He called for better training for soldiers and in particular infantry, a clear reference to Ukraine’s manpower challenges.
Ukraine’s parliament passed a bill on Thursday to overhaul how the armed forces draft civilians into the ranks. Zelensky also signed legislation last week lowering the draft age from 27 to 25.


UK’s Prince William, wife Kate, ‘saddened’ by Sydney stabbing

UK’s Prince William, wife Kate, ‘saddened’ by Sydney stabbing
Updated 13 April 2024
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UK’s Prince William, wife Kate, ‘saddened’ by Sydney stabbing

UK’s Prince William, wife Kate, ‘saddened’ by Sydney stabbing
  • “We are shocked and saddened by the terrible events in Sydney earlier today,” the Prince and Princess of Wales said
  • The 41-year-old William’s father King Charles III is the monarch of Australia

LONDON: Britain’s Prince William and his wife Catherine said Saturday they were “shocked and saddened” by a stabbing at a shopping center in Sydney that left six people dead and several others wounded.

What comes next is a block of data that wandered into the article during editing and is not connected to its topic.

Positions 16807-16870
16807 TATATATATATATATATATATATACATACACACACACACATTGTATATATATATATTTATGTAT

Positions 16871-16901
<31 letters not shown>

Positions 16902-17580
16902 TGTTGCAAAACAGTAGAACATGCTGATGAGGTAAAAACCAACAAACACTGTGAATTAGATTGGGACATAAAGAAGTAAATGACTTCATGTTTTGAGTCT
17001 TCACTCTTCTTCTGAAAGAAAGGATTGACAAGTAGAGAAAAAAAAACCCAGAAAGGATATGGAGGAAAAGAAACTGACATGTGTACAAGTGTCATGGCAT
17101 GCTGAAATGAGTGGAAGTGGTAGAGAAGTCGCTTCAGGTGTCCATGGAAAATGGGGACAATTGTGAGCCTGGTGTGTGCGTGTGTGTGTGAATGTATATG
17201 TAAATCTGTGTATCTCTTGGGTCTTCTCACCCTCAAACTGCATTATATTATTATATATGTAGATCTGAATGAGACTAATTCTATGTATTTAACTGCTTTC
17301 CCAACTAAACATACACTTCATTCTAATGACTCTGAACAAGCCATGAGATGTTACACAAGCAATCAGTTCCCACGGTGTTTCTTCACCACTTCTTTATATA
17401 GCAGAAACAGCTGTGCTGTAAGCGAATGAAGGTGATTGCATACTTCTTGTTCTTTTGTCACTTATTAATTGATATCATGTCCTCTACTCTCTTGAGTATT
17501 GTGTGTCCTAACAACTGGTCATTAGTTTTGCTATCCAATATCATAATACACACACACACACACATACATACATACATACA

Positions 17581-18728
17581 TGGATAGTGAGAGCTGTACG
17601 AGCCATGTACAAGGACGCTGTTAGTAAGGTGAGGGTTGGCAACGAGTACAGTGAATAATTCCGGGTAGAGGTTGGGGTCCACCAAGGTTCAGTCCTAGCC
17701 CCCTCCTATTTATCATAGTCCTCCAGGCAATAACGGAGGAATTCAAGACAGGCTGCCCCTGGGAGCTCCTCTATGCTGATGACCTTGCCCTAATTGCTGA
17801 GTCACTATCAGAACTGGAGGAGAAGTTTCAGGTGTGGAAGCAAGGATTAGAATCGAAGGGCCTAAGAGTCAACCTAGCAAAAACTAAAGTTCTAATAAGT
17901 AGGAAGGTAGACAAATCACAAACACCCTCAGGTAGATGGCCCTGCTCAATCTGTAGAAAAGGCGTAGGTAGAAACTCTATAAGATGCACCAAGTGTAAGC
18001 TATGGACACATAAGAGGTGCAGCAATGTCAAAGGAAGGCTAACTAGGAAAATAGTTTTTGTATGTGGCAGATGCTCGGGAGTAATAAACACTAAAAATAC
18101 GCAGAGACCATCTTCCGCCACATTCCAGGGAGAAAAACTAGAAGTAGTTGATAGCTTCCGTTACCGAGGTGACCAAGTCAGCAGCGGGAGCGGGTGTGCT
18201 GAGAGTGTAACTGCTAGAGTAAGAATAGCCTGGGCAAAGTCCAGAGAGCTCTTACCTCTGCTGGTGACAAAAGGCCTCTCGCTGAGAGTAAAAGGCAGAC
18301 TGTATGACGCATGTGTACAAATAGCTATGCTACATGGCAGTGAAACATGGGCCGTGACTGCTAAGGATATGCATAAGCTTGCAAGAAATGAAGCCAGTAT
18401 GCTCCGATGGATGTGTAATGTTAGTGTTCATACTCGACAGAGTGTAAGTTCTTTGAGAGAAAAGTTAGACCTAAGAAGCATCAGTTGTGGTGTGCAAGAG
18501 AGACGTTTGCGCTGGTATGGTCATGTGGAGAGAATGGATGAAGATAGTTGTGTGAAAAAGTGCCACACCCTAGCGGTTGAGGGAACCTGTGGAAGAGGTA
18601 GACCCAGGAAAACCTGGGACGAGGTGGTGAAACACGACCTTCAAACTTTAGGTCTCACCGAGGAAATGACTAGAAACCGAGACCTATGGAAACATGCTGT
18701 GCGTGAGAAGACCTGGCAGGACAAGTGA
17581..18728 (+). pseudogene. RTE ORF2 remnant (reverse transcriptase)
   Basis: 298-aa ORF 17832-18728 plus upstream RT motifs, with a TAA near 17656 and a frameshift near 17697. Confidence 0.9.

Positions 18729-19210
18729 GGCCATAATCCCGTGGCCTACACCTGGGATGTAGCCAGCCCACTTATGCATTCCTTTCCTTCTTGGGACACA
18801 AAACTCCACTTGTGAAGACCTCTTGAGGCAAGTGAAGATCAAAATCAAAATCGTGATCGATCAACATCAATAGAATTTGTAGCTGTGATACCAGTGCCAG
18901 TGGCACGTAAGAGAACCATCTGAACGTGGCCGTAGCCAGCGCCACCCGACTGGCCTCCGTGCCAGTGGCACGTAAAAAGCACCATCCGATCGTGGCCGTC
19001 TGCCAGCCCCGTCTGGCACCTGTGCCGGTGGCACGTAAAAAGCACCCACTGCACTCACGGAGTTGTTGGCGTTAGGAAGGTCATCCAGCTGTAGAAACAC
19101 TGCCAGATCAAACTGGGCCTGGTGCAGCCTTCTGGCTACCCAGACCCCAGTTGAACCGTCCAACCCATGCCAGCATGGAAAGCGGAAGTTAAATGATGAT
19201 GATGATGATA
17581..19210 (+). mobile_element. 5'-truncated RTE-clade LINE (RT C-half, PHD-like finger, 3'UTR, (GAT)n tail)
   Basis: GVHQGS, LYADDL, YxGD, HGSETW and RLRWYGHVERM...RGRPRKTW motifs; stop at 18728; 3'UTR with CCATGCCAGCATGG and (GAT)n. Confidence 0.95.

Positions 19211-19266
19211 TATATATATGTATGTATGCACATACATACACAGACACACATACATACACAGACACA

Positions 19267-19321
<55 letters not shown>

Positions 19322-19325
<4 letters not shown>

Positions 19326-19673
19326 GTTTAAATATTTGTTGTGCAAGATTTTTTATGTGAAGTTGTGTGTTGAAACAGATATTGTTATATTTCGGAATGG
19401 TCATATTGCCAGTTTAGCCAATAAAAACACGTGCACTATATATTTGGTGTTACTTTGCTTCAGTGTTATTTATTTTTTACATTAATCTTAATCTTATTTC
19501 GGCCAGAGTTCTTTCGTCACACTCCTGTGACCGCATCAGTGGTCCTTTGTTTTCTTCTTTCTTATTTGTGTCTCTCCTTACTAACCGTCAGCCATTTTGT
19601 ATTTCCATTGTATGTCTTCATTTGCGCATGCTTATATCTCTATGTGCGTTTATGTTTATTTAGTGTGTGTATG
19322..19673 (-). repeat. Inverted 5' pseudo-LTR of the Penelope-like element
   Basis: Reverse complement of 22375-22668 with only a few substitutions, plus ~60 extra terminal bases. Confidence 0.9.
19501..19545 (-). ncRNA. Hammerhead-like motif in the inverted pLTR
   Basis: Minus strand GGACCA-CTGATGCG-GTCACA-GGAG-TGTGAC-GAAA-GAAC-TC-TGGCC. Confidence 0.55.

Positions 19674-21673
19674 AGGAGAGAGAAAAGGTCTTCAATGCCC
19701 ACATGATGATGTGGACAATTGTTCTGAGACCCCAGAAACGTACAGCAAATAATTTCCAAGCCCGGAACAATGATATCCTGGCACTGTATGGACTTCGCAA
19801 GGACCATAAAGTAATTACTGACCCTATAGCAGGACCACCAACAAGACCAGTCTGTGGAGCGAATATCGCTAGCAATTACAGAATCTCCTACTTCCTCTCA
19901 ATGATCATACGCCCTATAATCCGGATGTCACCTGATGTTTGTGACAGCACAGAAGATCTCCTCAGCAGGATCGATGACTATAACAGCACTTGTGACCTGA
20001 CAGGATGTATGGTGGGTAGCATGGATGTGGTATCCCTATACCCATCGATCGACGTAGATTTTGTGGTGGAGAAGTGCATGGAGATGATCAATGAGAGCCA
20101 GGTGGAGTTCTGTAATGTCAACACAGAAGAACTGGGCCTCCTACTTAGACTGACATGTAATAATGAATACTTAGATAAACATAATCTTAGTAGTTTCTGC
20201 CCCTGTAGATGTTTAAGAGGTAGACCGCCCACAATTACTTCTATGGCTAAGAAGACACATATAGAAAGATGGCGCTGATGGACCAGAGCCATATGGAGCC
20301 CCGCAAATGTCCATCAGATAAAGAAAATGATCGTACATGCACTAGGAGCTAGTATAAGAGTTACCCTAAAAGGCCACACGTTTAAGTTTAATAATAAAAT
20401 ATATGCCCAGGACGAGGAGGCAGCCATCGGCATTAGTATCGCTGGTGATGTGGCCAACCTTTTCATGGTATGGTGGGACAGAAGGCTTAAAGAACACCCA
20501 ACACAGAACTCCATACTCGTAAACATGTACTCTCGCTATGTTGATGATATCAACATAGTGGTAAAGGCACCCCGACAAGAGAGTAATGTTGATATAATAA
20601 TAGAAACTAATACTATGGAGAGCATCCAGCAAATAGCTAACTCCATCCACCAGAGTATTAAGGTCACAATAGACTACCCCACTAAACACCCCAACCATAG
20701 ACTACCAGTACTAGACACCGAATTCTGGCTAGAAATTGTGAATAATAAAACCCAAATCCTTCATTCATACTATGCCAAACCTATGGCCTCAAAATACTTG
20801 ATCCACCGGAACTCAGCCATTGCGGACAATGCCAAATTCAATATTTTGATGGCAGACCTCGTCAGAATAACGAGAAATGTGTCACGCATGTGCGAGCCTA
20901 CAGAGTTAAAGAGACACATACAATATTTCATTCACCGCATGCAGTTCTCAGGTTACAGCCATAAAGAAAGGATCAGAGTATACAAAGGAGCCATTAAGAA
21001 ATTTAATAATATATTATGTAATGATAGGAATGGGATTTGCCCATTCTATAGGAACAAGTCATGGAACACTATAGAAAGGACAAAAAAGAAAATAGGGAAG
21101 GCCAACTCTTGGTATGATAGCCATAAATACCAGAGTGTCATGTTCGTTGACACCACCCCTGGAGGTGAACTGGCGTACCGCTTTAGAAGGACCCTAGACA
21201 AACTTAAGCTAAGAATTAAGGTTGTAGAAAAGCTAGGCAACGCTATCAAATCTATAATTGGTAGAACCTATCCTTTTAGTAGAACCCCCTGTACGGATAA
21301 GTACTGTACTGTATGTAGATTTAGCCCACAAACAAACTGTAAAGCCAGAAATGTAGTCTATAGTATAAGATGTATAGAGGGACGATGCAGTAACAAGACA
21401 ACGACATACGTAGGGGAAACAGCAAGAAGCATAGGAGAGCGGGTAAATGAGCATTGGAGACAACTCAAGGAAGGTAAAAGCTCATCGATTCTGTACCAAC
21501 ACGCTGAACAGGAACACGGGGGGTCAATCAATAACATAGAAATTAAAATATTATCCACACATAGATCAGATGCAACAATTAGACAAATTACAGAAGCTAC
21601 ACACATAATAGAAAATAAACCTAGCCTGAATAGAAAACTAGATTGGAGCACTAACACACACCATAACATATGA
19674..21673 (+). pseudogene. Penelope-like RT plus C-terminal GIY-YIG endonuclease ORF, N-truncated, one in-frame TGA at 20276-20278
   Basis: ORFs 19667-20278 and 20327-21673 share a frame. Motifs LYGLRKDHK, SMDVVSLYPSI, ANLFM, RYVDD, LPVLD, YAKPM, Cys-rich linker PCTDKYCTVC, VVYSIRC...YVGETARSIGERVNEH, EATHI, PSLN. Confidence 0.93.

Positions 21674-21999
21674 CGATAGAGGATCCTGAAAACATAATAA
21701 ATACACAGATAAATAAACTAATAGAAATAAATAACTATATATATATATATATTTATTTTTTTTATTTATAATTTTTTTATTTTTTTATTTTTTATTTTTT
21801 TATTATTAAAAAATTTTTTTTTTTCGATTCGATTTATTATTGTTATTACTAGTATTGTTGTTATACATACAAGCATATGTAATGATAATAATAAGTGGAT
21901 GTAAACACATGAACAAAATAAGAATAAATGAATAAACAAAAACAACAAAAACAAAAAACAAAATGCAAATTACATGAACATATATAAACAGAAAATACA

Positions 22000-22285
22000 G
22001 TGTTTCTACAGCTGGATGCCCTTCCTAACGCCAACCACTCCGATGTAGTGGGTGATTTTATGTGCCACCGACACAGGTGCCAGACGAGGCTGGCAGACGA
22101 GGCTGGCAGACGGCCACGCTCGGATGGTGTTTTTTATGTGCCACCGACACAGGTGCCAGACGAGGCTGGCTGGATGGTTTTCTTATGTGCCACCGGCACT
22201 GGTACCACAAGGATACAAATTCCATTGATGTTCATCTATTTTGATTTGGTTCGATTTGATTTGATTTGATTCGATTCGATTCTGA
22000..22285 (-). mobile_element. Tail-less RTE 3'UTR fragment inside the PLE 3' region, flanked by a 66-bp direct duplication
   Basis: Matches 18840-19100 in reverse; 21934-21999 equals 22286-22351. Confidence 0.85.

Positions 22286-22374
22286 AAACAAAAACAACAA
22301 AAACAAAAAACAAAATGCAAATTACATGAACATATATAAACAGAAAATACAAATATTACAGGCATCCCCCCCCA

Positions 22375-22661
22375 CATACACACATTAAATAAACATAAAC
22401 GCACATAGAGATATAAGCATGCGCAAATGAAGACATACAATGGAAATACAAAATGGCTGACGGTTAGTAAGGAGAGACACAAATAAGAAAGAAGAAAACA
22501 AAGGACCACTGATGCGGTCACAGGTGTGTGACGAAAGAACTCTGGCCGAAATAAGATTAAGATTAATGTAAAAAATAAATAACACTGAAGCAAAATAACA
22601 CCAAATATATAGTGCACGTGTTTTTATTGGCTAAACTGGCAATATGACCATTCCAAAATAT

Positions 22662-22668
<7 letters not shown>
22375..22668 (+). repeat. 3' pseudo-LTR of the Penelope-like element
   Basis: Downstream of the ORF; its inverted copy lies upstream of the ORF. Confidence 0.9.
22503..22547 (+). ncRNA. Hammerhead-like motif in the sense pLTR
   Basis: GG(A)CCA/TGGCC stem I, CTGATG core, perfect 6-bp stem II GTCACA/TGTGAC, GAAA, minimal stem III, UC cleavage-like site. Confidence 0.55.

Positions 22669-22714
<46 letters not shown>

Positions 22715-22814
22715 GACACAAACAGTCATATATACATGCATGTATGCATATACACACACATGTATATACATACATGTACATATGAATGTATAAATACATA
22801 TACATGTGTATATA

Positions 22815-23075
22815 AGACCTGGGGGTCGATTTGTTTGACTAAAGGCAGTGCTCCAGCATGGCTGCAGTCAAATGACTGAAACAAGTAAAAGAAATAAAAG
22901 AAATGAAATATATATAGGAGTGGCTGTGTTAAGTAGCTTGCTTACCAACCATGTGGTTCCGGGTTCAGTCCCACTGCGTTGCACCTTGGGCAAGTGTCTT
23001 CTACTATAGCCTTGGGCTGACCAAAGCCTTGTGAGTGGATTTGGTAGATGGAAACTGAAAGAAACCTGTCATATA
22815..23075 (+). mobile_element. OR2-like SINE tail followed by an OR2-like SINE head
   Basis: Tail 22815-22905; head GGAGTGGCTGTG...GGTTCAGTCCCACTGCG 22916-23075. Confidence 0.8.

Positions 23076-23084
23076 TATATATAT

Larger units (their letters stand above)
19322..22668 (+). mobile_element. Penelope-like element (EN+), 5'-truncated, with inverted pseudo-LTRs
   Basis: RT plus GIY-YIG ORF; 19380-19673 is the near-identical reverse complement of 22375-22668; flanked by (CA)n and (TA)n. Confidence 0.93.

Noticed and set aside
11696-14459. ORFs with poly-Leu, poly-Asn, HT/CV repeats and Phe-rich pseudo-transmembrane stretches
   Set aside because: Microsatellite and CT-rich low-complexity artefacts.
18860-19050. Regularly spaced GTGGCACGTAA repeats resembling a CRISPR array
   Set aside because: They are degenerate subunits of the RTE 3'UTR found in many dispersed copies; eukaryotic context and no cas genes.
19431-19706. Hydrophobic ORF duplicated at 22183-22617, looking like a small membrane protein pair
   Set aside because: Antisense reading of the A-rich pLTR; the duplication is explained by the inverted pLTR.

The incident occurred at the sprawling Westfield Bondi Junction mall complex, which was packed with thousands of Saturday afternoon shoppers.
Australian police said multiple people were stabbed by the unidentified assailant, who was tracked down and shot dead by a policewoman.
“We are shocked and saddened by the terrible events in Sydney earlier today,” the Prince and Princess of Wales said in a post on the social media site X.


“Our thoughts are with all those affected, including the loved ones of those lost and the heroic emergency responders who risked their own lives to save others. W & C,” they added.
The 41-year-old William’s father King Charles III is the monarch of Australia.
Catherine announced last month that she was undergoing treatment for a cancer discovered following abdominal surgery.
Her shock disclosure came after Charles revealed that he was receiving treatment for an unspecified cancer.
Both have taken a back seat from frontline royal duties as they recuperate.


How Ramadan, Eid celebrations helped Filipinos nurture closer ties with Palestinians

How Ramadan, Eid celebrations helped Filipinos nurture closer ties with Palestinians
Updated 13 April 2024
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How Ramadan, Eid celebrations helped Filipinos nurture closer ties with Palestinians

How Ramadan, Eid celebrations helped Filipinos nurture closer ties with Palestinians
  • Iftar and Eid initiatives with Palestinian evacuees from Gaza attracted hundreds of Filipino Muslims and non-Muslims